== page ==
Publication Detail

Model Collaboration for the Improved Assessment of Biomass Supply, Demand, and Impacts

UCD-ITS-RP-14-92

Reprint

Sustainable Transportation Energy Pathways (STEPS)

Available online: DOI: 10.1111/gcbb.12176

Suggested Citation:
Wicke, Birka, Floor van der Hilst, Vassilis Daioglou, Martin Banse, Tim Beringer, Sarah Gerssen-Gondelach, Sanne Heijnen, Derek Karssenberg, David Laborde, Melvin Lippe, Hans van Meijl, Andre Nassar, Jeff Powell, Anne Prins, Steven Rose, Edward Smeets, Elke Stehfest, Wallace Tyner, Judith Verstegen, Hugo Valin, Detlef Vuuren, Sonia Yeh, Andre Faaij (2014) Model Collaboration for the Improved Assessment of Biomass Supply, Demand, and Impacts . GCB Bioenergy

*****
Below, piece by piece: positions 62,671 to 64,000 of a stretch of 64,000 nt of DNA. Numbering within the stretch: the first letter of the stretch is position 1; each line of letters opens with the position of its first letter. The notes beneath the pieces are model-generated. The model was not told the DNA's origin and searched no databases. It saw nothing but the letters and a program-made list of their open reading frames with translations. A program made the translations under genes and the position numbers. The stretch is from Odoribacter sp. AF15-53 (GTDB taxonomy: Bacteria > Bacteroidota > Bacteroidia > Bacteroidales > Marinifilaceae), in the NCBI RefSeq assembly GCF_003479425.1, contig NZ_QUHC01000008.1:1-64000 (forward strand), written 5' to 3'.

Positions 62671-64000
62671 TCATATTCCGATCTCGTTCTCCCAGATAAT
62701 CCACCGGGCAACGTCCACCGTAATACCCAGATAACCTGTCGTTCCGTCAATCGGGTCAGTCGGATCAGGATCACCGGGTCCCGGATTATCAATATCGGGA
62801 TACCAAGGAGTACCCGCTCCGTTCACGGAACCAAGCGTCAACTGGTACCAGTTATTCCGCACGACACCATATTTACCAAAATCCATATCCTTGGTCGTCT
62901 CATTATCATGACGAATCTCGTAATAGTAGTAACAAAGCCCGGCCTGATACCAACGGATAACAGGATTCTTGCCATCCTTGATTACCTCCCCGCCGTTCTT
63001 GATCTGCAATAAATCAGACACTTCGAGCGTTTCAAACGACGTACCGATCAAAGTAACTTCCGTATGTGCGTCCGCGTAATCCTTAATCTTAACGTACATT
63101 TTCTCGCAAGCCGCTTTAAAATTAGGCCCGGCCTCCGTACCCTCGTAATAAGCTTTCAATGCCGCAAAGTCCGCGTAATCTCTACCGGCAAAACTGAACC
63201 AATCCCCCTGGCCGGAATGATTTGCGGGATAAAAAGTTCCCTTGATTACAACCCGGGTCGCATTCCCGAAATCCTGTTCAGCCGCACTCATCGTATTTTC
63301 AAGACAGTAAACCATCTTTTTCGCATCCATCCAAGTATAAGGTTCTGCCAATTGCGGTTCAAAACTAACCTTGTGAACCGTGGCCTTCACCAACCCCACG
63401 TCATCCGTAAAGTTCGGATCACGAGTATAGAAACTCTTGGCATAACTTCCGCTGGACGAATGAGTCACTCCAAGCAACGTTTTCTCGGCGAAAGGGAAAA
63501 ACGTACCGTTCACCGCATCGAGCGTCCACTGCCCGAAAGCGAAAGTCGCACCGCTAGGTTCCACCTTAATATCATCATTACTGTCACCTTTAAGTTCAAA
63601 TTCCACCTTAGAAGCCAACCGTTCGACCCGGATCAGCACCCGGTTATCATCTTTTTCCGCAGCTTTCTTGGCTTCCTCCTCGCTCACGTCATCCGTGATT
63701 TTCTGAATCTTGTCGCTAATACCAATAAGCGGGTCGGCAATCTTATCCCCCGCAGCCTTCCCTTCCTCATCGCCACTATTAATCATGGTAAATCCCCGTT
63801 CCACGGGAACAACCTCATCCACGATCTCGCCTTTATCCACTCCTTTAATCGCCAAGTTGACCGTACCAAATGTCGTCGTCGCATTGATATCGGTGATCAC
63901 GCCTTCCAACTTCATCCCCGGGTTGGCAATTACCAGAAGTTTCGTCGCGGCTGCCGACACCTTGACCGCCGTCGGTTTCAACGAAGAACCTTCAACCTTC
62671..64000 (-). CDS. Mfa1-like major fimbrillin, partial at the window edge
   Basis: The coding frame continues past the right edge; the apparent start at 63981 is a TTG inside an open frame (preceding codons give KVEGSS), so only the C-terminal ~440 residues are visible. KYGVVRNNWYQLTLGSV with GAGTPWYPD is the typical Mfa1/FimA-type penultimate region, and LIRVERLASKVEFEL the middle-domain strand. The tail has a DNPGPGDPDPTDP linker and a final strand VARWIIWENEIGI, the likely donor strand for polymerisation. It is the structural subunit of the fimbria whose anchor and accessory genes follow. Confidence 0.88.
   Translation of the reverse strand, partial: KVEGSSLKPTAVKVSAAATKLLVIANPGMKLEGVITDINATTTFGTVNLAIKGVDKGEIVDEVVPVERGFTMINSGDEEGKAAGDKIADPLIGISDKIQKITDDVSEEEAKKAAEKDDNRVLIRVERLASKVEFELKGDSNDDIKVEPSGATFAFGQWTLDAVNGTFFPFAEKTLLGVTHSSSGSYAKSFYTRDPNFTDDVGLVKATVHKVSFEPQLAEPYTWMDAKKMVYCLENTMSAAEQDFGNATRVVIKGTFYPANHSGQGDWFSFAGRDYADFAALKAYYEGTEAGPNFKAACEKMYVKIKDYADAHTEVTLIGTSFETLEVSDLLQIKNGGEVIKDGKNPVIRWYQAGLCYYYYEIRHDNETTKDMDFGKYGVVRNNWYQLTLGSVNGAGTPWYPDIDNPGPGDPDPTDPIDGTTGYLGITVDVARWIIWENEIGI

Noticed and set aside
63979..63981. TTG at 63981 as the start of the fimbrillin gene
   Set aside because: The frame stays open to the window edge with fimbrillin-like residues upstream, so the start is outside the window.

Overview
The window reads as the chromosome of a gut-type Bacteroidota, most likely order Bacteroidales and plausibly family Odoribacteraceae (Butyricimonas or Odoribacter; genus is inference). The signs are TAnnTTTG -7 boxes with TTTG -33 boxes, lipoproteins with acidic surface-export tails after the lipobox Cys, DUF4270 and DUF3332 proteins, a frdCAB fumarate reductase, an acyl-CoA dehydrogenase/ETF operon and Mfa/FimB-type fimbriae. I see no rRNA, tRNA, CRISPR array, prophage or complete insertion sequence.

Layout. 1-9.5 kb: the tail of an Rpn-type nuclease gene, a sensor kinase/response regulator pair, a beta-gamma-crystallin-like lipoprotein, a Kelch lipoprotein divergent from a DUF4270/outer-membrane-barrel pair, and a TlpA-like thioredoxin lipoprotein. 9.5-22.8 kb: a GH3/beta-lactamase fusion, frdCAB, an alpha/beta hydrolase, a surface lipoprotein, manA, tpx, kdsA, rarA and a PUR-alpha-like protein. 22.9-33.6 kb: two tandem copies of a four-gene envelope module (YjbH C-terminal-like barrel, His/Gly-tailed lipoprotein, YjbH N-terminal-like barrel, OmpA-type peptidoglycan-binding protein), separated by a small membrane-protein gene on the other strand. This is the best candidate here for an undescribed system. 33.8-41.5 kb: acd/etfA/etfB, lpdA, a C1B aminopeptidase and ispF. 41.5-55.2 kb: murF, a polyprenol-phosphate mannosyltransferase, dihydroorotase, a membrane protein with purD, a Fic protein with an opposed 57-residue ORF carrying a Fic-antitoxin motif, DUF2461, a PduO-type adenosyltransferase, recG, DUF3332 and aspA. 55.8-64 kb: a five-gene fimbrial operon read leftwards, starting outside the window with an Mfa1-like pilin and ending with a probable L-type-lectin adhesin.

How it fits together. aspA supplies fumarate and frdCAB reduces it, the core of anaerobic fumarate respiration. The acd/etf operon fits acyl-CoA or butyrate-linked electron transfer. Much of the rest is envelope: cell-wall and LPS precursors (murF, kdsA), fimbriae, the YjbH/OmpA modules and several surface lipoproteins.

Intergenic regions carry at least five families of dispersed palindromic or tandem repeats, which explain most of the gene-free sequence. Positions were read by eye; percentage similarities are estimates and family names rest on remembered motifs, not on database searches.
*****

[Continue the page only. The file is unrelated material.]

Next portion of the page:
Existing assessments of biomass supply and demand and their impacts face various types of limitations and uncertainties, partly due to the type of tools and methods applied (e.g., partial representation of sectors, lack of geographical details, and aggregated representation of technologies involved). Improved collaboration between existing modeling approaches may provide new, more comprehensive insights, especially into issues that involve multiple economic sectors, different temporal and spatial scales, or various impact categories. Model collaboration consists of aligning and harmonizing input data and scenarios, model comparison and/or model linkage. Improved collaboration between existing modeling approaches can help assess (i) the causes of differences and similarities in model output, which is important for interpreting the results for policy-making and (ii) the linkages, feedbacks, and trade-offs between different systems and impacts (e.g., economic and natural), which is key to a more comprehensive understanding of the impacts of biomass supply and demand. But, full consistency or integration in assumptions, structure, solution algorithms, dynamics and feedbacks can be difficult to achieve. And, if it is done, it frequently implies a trade-off in terms of resolution (spatial, temporal, and structural) and/or computation. Three key research areas are selected to illustrate how model collaboration can provide additional ways for tackling some of the shortcomings and uncertainties in the assessment of biomass supply and demand and their impacts. These research areas are livestock production, agricultural residues, and greenhouse gas emissions from land-use change. Describing how model collaboration might look like in these examples, we show how improved model collaboration can strengthen our ability to project biomass supply, demand, and impacts. This in turn can aid in improving the information for policy-makers and in taking better-informed decisions.